The Spanish Water Dog is a happy, good-tempered and courageous dog. As a true sporting dog, it loves being in the outdoors, being able to put its remarkable sense of smell to good use. Likewise, it also likes being in a home environment and just lounging around with family. Because of its calm disposition and affinity for children of all ages, it is a great family companion. However, it is better off in a family with older children that know how to act around active dogs appropriately. It is also more suitable to experienced dog owners who can handle this type of dog and provide its specific needs.
Early socialisation is vital since this breed has a tendency to be aloof toward people it does not know. While being wary of strangers can be a good characteristic of watchdogs, make sure that your Spanish Water Dog does not become unapproachable or unfriendly toward everybody. When it comes to other pets, it usually gets along with those it grows up with, including cats but care should be taken around other people’s cats and small animals.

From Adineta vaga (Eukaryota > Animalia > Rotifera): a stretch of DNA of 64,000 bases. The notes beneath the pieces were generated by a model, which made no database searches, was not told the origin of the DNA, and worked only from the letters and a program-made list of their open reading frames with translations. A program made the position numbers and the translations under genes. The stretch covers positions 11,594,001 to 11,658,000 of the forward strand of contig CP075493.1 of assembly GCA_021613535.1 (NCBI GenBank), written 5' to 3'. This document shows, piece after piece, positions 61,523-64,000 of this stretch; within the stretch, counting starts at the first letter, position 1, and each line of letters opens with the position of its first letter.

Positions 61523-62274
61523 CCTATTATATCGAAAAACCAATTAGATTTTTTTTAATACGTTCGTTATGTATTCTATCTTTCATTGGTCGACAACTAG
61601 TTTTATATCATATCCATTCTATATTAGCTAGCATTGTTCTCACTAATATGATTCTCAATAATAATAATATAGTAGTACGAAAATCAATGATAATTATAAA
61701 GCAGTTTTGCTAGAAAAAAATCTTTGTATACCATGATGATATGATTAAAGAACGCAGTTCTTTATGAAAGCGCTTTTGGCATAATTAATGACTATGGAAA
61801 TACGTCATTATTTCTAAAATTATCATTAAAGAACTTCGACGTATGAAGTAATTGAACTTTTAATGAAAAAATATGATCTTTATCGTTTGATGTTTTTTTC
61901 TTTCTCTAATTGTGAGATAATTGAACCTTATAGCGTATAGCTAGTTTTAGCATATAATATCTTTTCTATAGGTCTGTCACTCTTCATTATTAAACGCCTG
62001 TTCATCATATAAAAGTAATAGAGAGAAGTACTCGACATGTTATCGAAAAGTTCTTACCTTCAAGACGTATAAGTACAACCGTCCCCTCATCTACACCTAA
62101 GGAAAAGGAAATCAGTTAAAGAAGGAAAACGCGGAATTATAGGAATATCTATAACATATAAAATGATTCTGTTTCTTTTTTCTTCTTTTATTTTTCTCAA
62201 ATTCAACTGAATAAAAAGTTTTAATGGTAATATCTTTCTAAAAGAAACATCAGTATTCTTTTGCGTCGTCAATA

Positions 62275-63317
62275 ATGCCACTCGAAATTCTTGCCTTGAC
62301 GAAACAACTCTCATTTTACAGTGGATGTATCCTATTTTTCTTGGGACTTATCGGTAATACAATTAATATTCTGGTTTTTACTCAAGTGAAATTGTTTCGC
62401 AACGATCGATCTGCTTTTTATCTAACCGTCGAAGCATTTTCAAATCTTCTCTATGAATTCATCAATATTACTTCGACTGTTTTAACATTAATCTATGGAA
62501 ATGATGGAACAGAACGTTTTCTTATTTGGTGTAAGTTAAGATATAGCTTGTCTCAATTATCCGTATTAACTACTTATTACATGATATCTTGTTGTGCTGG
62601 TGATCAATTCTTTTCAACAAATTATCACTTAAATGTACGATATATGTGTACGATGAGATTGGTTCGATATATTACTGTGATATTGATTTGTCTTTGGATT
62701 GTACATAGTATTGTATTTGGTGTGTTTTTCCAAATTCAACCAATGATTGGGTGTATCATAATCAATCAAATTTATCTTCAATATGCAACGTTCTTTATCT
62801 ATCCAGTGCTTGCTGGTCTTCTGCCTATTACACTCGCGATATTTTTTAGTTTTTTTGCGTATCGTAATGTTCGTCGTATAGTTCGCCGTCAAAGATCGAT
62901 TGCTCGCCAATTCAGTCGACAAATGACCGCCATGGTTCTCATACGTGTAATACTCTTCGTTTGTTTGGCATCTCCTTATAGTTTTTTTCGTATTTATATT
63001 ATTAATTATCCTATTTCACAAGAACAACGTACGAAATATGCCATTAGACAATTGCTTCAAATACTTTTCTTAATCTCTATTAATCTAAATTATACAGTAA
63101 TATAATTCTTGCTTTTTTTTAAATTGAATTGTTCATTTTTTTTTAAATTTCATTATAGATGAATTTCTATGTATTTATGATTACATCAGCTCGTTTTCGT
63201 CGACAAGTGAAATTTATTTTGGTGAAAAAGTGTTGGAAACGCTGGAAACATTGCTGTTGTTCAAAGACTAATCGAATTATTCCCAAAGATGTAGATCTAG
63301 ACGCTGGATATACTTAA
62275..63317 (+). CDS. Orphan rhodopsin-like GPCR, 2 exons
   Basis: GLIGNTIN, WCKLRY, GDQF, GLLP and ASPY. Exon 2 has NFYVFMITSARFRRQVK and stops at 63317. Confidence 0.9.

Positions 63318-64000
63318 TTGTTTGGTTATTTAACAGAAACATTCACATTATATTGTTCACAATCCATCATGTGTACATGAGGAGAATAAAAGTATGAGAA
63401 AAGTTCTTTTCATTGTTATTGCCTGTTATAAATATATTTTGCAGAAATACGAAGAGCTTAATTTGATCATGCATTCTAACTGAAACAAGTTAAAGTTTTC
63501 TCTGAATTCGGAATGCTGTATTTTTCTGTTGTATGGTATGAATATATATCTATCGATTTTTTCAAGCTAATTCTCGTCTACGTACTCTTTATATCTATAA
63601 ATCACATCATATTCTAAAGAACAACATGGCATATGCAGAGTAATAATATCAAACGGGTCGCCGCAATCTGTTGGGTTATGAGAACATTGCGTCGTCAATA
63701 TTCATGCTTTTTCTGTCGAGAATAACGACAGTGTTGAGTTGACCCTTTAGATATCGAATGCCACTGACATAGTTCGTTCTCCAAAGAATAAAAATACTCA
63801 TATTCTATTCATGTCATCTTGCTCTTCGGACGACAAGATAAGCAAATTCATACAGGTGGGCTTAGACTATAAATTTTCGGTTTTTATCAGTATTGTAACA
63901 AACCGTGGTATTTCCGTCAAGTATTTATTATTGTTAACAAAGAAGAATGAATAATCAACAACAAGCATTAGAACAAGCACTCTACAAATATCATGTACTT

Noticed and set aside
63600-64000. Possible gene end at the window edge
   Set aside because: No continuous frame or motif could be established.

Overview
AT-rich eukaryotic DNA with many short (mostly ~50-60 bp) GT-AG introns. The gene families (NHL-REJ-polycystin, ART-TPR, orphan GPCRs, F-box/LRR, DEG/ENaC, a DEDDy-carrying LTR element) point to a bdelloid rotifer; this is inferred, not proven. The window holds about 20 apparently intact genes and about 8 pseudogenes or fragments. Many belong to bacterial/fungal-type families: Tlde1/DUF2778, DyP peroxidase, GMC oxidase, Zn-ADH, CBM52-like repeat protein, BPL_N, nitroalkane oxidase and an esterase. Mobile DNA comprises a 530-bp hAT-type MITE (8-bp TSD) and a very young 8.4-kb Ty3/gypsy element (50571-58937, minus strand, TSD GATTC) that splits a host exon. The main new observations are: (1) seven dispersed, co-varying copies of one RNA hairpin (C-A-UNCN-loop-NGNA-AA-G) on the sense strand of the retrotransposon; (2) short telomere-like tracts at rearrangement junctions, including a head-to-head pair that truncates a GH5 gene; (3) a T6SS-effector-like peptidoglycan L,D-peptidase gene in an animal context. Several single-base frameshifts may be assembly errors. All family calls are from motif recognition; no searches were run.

When trained early by the right owners, the SWD is intelligent, obedient and willing to please. It has a tendency to wander so emphasis should be given to a strong recall command. Remember that this dog is also sensitive and would only respond to positive reinforcements. This adorable breed is very easy to spoil and could get away with bad behaviour because owners often find it amusing. It is also important to lay out ground rules and let it know who the alpha in the house is so it wouldn’t try to be dominant.
A typical serving for an adult Spanish Water Dog is 1.5 to 2 cups of excellent quality dry dog food per day. As an owner, do your research and talk to your veterinarian on how your dog should be fed because the amount depends on its age, size, build, exercise, and metabolism. Typical calorie needs of adult Spanish Water Dogs per day:
A practical way to feed your SPD is feeding it high-quality kibbles formulated for medium breeds to meet its energy requirements. Like with most breeds, the number one ingredient should be animal meat, paired with complex carbohydrates for energy. Omega fatty acids are also important to keep its lovely coat healthy.